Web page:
Quite a few times when we have been going down to the allotment our first sightings of change is the remains of a leaf stork to flowers or a sudden appearance of weeds. So yesterdays findings were a pleasant surprise, the glimmering rubies nestled in the straw under cover of emerald leaves. We did expect on closer inspection to find the signs of perfection on the outer most view and the signs of slugs when you turned them over, but there was very little slug activity.

Our lass picked the strawberries and although from the photograph below you might think a punnet not bad, this out strips our returns from the whole of last season and hopefully is a good sign of things to come considering all the nurturing our lass has given the plants. Transporting all the runners from our old plot, weeding and now straw bedding with netting protection. Our rewards will be at least many fold the effort put in.

The only thing lacking was cream and as it was shops shut Sunday, I was a heathen and had them with custard, our lass will wait for some cream that we will buy today.

New potatoes that we had for tea from the bed above, our lass has now added chicken manure dug it over and transplanted the last of the cauliflower seedlings. Photographs to come. The new potatoes should just have been ready in 60 days, these were sown back on the 14th March and so have had nearly 90 days, also a lot of the soil was still very clayey it is going to take some time to get the soil as we want it. Free of detritus would be a start as we continual keep finding bits of glass and nails. One day the soil will be just right and that shouldn't be too far away.

Our break time view of the alliums in full flower attracting more than their fair share of hover flies.

More colour and hopefully by hanging them high they will be out of the way of the slugs.

As we say good night to the allotment we take a look back at the current growth we have, our next agenda is to get more flowers in for our is all far too green we need a bit of colour in our life.

Thursday, June 10, 2021

Blackleg potatoes

One thing I have always written is that you need to take lots of photographs and this is another reason as to why you do this. It helps you to remember just how far you have come with your allotment. Our lass has numerous issues with getting the flowers to grow and anything which does grow gets slugged.

Yesterday I noticed that one of the potato plants was worse for wear and as one person commented, it looked peed on.

This is to do it seems with black leg. Link to RHS site about Potato Blackleg best to follow the link than have me waffle about it.

But we have removed the first one as you can see, another in a different location seems to be going the same way, here is hoping we have caught it in time. The only saving grace is that the crops are rotated around the allotment and this only affects potatoes so a year or twos absence from this ground and the bacteria should be gone.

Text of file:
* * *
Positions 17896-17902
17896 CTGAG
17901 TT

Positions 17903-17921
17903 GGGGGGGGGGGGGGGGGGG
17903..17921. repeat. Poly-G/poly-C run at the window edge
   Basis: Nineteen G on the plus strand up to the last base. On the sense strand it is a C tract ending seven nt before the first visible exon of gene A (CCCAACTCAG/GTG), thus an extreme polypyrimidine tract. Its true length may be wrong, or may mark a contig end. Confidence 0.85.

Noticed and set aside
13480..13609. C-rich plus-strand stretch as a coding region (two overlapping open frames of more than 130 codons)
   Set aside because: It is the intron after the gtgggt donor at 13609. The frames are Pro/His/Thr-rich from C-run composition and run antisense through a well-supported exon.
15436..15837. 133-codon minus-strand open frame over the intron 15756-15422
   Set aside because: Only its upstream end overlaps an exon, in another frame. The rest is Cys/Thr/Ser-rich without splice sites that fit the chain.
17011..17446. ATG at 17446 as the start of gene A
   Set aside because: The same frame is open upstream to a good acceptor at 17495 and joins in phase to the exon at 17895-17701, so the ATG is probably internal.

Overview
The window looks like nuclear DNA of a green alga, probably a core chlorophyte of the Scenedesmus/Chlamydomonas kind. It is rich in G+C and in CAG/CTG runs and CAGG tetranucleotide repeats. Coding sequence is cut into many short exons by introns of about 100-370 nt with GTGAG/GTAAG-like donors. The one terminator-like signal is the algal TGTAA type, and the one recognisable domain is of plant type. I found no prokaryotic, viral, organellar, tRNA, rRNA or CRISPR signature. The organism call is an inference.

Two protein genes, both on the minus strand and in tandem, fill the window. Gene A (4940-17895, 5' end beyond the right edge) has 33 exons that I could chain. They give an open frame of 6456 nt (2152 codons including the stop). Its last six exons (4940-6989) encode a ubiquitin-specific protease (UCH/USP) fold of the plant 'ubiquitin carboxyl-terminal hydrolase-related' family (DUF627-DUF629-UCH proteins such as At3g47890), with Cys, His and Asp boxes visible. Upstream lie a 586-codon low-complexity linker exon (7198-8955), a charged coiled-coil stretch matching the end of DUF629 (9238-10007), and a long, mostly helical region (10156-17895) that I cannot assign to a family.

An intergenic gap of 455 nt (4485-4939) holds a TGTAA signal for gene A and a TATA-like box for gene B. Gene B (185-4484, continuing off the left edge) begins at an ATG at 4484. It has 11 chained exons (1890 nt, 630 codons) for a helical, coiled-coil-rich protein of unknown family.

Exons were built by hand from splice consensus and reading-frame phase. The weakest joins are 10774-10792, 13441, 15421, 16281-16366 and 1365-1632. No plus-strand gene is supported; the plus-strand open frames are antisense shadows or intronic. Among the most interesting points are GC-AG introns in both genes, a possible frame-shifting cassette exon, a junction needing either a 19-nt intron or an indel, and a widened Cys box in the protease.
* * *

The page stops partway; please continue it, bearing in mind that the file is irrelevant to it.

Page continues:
In other news...

The pansies out front have been sat on and we think the culprit for that was the local pheasant which seems to want to snuggle down everywhere. 

Tuesday, June 8, 2021

Straw, Slugs, Allotment, Slugs, Cauliflowers, Slugs, Potatoes, more slugs, oh and bind weed.

You may have noticed a theme to the header, the bane of every allotment holders life. Slugs! I did actually google to see what are slugs good for? (Absolutely nothing!) You may well have the song War! in your mind now. But it seems that slugs are a big part of the eco system, they make great composters, it is just a shame the stuff they want to eat is young tender leaves and not weeds. If only a slug could be encouraged to eat weeds, we would be devoted disciples of the slugs, erect monuments in their honour. They don't though so our lass sets out beer traps and the feeling is we might as well be putting party invitations out for the slugs with a header of FREE BEER!.

One thing which seems to have worked a bit is the grit around our courgette and pumpkin although one mound as you can see top right seems to have mysteriously moved all by itself. Also the leaves at the bottom are yellowing and hopefully we start getting new leaves before we lose the old ones.

Our lass has put out the barley straw, worry as always is will this just be a comfortable hiding place for the slugs. We have since netted over as well, to stop air attack from the birds, here is hoping we actually get some strawberries for ourselves.

Our lass put out a few cauliflowers yesterday and whilst doing so removed five slugs from the ground, they now have hopefully become lunch for the frog as we put them in the pond. But please give us a chance, go for the beer please leave our veg alone.